Why Your Daughter Lies and When to Be Concerned
When your daughter lies to you (and it is when, not if), it can be devastating. You’ve come to trust the little girl you knew so well, but suddenly, a scheming tween or teen seems to have taken over her room.
If you are like most parents and guardians, you may be devastated. Before you take it too personally, it’s important to understand that lying is as normal a teen ritual as acne and prom dresses. In most cases this is not a cause for concern, as she’s simply testing her developing autonomy. In other cases, however, habitual or extreme deceit can signal a problem.
So how is a parent to know when to worry?
The Normal Lies Kids Tell
If you think about it, it probably began early in life for most kids. When parents ask who tracked in mud or broke a lamp, a chorus of “Not me!” can be heard throughout the house. Children lie most often because they’re afraid of being punished.
As they grow into adolescents and teenagers, they may tell you they’re going to the library because they know you wouldn’t allow them to see the movie they’re interested in or spend time with a boy they like.
The Untruths that May Be Cause for Concern
In some cases, children tell lies for less innocuous reasons. They may distort the truth because they believe they can’t trust you or be open and honest with you. They may fear disappointing you, or they may be afraid that you will minimize or disregard their feelings (which, by the way, are very real to a teenager). Or, they may fear overly harsh punishment, especially in very restrictive households. These are the cases in which you need to press a little harder for more information.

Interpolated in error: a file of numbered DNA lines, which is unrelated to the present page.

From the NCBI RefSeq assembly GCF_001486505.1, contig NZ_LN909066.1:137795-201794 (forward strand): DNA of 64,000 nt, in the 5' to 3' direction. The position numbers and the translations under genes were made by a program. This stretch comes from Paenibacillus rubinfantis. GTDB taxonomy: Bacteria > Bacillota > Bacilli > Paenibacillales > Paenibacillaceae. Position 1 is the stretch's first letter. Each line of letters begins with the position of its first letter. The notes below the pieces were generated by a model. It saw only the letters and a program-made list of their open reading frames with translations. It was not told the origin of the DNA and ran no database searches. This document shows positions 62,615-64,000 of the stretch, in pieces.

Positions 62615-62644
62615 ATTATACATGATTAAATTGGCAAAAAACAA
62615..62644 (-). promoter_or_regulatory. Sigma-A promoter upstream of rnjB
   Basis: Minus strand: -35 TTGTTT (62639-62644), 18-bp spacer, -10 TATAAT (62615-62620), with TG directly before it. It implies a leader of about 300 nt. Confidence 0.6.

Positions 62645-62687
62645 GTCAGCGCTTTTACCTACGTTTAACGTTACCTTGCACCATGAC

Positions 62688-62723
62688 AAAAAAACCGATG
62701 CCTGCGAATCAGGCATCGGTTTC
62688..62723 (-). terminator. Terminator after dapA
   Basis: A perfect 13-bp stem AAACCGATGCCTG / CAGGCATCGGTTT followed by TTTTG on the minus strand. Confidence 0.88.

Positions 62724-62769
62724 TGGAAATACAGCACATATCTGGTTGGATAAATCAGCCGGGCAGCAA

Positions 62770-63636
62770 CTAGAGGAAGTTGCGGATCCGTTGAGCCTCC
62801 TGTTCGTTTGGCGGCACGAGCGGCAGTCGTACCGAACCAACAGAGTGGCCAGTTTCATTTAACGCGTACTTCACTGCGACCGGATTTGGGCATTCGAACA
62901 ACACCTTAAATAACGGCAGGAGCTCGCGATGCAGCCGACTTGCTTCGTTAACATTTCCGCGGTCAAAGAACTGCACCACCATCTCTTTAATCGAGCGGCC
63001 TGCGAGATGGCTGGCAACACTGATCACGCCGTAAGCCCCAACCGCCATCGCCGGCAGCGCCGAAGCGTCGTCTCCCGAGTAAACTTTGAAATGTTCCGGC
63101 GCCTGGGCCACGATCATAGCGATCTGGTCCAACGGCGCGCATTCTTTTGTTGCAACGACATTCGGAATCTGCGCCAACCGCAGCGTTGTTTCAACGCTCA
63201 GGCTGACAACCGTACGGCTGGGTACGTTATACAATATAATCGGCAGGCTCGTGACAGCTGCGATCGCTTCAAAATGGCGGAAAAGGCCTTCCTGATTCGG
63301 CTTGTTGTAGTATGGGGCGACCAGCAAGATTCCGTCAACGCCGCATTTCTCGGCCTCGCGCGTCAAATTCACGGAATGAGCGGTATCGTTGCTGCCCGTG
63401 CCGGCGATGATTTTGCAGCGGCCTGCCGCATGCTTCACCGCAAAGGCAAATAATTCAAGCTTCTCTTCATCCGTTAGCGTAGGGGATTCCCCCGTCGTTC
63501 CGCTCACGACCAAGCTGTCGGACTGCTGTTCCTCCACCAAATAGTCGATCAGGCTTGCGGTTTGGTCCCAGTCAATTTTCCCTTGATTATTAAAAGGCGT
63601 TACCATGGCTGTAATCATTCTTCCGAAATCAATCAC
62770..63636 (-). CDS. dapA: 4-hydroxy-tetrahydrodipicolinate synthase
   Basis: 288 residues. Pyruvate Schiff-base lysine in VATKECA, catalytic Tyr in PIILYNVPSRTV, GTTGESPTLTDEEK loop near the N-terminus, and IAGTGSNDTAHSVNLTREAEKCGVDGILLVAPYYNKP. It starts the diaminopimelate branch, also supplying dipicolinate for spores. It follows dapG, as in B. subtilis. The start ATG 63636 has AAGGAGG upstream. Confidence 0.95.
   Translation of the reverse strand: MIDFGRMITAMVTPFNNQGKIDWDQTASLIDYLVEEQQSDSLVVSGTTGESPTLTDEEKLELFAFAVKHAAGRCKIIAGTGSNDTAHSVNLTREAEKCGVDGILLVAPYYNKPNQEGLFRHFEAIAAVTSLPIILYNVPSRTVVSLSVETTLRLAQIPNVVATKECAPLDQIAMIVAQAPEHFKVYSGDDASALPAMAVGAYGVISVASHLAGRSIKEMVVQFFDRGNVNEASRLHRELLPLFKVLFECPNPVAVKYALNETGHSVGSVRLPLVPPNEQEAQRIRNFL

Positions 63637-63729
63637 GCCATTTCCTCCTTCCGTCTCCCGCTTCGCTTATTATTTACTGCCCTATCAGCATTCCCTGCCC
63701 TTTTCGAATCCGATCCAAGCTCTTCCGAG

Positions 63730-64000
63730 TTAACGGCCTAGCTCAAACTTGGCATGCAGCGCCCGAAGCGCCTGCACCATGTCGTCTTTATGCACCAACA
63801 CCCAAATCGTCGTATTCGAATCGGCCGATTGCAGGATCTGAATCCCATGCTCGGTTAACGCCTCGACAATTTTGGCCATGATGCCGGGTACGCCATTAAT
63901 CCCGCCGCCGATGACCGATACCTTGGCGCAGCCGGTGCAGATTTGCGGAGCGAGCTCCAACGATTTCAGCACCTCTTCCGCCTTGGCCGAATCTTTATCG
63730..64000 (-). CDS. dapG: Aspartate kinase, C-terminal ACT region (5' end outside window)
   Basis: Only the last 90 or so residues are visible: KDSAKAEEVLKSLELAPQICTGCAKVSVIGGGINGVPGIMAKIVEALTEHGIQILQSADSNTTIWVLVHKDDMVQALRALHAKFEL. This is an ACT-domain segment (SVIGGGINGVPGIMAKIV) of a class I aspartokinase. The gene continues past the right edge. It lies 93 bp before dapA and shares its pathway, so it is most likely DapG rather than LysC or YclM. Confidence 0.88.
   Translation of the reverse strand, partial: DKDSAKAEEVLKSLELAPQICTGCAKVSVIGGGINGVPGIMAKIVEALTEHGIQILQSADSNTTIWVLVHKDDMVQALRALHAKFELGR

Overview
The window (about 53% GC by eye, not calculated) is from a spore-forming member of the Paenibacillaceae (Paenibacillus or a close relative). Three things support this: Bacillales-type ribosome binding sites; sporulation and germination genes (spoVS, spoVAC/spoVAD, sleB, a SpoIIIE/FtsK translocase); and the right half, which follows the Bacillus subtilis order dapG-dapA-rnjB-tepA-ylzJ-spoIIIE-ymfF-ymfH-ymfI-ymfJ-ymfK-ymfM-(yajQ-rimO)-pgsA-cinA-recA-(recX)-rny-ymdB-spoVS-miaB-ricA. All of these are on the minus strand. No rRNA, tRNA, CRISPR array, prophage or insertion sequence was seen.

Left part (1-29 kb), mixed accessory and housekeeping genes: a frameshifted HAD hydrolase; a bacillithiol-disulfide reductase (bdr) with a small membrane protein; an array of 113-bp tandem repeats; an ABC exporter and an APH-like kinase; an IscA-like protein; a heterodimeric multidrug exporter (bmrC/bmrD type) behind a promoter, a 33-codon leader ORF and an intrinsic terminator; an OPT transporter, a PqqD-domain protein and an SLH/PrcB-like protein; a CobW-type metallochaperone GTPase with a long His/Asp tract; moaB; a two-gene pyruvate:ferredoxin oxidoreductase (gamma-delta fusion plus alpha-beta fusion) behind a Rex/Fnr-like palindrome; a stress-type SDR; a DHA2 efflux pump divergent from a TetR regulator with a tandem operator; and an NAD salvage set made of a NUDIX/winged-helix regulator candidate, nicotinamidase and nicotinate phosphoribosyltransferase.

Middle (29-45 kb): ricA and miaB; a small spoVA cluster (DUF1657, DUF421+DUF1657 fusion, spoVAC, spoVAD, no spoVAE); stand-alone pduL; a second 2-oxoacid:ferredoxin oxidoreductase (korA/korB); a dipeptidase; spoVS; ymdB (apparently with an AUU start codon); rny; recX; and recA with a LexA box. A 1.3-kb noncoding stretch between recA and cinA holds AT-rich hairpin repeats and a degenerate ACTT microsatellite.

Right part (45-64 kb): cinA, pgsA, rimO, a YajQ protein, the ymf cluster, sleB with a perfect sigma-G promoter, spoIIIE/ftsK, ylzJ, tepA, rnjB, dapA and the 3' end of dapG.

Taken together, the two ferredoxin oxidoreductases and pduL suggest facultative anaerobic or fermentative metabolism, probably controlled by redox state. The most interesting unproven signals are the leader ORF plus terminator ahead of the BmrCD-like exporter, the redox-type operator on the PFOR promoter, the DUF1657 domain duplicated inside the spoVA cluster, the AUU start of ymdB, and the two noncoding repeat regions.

Ways to Maximize the Truth with Your Kids
The most effective way to ensure your kids tell the truth is to establish and maintain open lines of communication and trust. This means keeping your cool even when you hear things that shock or appall you, and it means keeping your word if you promise her she won’t be punished for being honest.
That’s not to say that you shouldn’t hold your child accountable for making the wrong decisions or displaying bad behavior. When she comes clean about it, however, that much at least deserves your acknowledgment.
Another way to facilitate honest communication is to institute reasonable rules and restrictions, along with established consequences for breaking the rules, and enforce them without exception. Once your child understands the cost of making the wrong choice, she may not always do the right thing, but she’s much more likely to tell you when you hold her accountable for her own behavior.
Although lying is a rite of passage for most kids, some types of emotional and mental illness manifest through excessive dishonesty. Havenwood Academy specializes in providing residential treatment for girls and young women, and we can assist most families in restoring health and harmony in the home. Contact us today if you have a concern about your daughter and lies.
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